It’s been almost a week since EgyptAir’s flight MS804 disappeared over the Mediterranean while enroute from Paris Charles de Gaulle International to Cairo, though numerous possibilities of why the Airbus A320 crashed still remain on the table. There’s conflicting information from varying sources regarding the ill-fated jet’s final moments, with little in the way of […]
It’s been almost a week since EgyptAir’s flight MS804 disappeared over the Mediterranean while enroute from Paris Charles de Gaulle International to Cairo, though numerous possibilities of why the Airbus A320 crashed still remain on the table. There’s conflicting information from varying sources regarding the ill-fated jet’s final moments, with little in the way of conclusive evidence being offered at this point in the investigation.
In the recent incident involving EgyptAir’s MS804, the Egyptian Civil Aviation Minister is leaning towards terrorism, and one Egyptian forensic official suggested an explosion based on the condition of human remains; however, this claim was later disputed even by the Egyptian government. The claims Egypt has made thus far are interesting, especially given the country’s history of trying to save face when it comes to airline crash investigations.
Before we delve into the specifics regarding MS804, let’s take a look at how Egypt has handled critical accident investigations in the past. Decades before last week’s disappearance of an Egyptair Airbus, another unusual accident off the coast of Nova Scotia soured relations between the United States and Egypt. On October 31, 1999, a Cairo-bound EgyptAir Boeing 767 departed New York’s John F Kennedy International disappeared off radar screens, plunging into the North Atlantic waters.
According to the US-based National Transportation Safety Board’s accident report, the probable cause of the crash was a suicidal relief pilot who intentionally pitched the nose over and shut down the 767’s engines, taking all 217 onboard to their deaths. Egypt however had its own ideas about the cause of the crash, instead choosing to blame the aircraft manufacturer in an attempted effort at trying to preserve the dignity of its crew.
Fast forward to late 2015, when a Metrojet Airbus was brought down on Egypt’s Sinai peninsula after departing for St. Petersburg from Sharm el-Sheikh. Russia has said that the evidence points to terrorism – more specifically a bomb – and the United States and United Kingdom also echo support for the theory. Egypt, continuing to show its colors when it comes to aircraft accidents, categorically denies the terrorism claim. With an economy that relies heavily on tourism, it’s no surprise Egypt would want to try and soften the impact of an act of terrorism that occurred on its own soil, yet their actions cast doubt on the ability of Egyptian teams to remain objective throughout the course of their investigation.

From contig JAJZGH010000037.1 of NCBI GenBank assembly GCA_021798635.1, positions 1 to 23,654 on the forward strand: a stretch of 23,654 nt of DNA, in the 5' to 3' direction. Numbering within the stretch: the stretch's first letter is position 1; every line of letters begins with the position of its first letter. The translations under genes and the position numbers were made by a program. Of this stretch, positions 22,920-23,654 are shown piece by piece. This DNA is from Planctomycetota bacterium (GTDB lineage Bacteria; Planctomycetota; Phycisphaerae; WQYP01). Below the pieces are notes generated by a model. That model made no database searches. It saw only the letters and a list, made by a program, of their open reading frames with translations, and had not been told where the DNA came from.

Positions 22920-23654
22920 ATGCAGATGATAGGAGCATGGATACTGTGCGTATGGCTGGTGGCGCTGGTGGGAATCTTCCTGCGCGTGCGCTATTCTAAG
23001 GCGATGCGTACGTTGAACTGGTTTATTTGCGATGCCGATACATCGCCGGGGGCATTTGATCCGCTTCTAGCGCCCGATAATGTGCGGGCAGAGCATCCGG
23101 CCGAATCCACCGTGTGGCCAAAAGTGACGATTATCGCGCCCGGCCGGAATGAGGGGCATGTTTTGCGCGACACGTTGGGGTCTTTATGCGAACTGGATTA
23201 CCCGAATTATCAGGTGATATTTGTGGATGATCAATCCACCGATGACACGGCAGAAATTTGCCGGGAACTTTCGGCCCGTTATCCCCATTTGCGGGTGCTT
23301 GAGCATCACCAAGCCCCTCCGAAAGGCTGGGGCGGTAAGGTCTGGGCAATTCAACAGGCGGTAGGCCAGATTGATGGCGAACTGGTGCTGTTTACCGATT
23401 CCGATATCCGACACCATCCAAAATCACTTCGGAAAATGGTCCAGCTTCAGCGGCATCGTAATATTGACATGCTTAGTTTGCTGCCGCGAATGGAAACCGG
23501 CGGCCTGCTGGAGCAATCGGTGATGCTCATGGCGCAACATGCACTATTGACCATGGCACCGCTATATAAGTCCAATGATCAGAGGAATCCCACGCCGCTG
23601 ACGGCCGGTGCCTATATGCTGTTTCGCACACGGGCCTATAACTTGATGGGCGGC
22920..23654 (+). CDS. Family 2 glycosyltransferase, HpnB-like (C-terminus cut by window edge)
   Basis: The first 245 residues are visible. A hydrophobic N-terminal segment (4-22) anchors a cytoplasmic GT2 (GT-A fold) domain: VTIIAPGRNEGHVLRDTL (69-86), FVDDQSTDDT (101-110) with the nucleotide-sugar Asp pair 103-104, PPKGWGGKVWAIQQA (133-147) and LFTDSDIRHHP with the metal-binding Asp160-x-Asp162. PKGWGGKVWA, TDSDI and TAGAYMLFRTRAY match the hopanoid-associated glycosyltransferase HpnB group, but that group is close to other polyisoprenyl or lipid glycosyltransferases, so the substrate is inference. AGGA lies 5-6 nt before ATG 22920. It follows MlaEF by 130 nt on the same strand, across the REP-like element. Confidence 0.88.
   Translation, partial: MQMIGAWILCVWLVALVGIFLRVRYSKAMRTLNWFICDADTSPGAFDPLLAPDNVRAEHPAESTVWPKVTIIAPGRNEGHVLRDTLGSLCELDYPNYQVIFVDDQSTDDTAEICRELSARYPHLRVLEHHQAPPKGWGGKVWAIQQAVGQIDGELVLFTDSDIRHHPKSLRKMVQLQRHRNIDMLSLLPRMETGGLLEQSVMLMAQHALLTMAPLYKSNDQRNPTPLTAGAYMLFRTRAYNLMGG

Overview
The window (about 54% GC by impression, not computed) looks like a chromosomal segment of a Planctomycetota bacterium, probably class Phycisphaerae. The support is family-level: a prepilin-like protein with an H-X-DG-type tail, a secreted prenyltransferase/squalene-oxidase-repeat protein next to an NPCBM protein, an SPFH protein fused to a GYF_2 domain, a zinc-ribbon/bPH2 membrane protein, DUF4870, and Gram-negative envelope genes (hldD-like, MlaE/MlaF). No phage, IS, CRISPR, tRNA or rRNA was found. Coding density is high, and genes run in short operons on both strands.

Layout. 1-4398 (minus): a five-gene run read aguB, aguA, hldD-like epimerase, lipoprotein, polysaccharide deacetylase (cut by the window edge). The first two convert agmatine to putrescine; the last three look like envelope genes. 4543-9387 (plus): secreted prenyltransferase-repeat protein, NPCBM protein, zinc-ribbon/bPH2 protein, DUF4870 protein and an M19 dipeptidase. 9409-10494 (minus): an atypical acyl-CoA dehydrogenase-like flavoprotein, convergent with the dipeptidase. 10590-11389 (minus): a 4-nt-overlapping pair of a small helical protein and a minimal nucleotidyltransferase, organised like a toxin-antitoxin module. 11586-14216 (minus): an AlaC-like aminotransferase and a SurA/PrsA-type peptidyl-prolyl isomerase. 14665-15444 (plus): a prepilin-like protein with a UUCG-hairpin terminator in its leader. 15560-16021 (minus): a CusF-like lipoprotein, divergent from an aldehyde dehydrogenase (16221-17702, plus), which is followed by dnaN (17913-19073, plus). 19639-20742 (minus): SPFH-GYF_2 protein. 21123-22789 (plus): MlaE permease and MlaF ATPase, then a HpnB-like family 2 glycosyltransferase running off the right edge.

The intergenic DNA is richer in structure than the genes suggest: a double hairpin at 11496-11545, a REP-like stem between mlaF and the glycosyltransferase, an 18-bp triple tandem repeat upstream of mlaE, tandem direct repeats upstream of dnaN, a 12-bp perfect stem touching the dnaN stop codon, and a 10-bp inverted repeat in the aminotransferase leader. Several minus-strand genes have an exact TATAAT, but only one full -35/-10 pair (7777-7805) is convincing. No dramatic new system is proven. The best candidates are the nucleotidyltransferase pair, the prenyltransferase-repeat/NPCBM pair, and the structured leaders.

Prior to disappearing over the Mediterranean in the early morning hours last week, the EgyptAir Airbus A320 sent automated messages via its Aircraft Communications Addressing and Reporting System (ACARS) that were received from the aircraft within a 3 minute period, before all automated messages ceased:
00:26Z 3044 ANTI ICE R WINDOW
00:26Z 561200 R SLIDING WINDOW SENSOR
00:26Z 2600 SMOKE LAVATORY SMOKE
00:27Z 2600 AVIONICS SMOKE
00:28Z 561100 R FIXED WINDOW SENSOR
00:29Z 2200 AUTO FLT FCU 2 FAULT
00:29Z 2700 F/CTL SEC 3 FAULT
While these failures are indicative of a fire onboard, more messages should have been displayed in that event so these failures are by no means a complete picture of what happened onboard MS804. Soon after these ACARS messages were sent, the final transponder signal was received at 0033Z. No distress call was received from the aircraft, and repeated calls from air traffic control to MS804 went unanswered as the flight was being handed off from Greek to Egyptian air traffic control.
Adding to the confusion, Greece’s Minister of Defense reported that their military radar had primary target data on MS804 making a descending 90 degree left turn, then right 360 degree turn before radar contact was lost at 10,000 feet. Egypt has denied any deviation from it’s straight and level cruise flight, instead asserting that the airliner disappeared from radar contact at 37,000 feet.
Regardless of the contradicting statements about the aircraft’s last minutes of flight, a large multi-national recovery effort consisting of British, French, US, Greek, and Egyptian assets is underway in the Mediterranean, combing the water for wreckage of the Airbus A320.
After a 2004 crash of a chartered Boeing 737 full of French tourists that had been vacationing in Egypt was supposedly “mishandled” according to families of the French victims, the calls for more transparency surrounding the forthcoming investigation of MS804 are not without merit. France is likely to offer assistance, especially now that Egypt is having to support both the Metrojet and Egyptair accident investigations.
As with the majority of aircraft accidents, there is almost always a lesson to be learned and sadly sometimes they are preventable. The MS804 crash and loss of life is tragic, but even more so if the investigation yields that Egypt is still unable to conduct an objective accident investigation.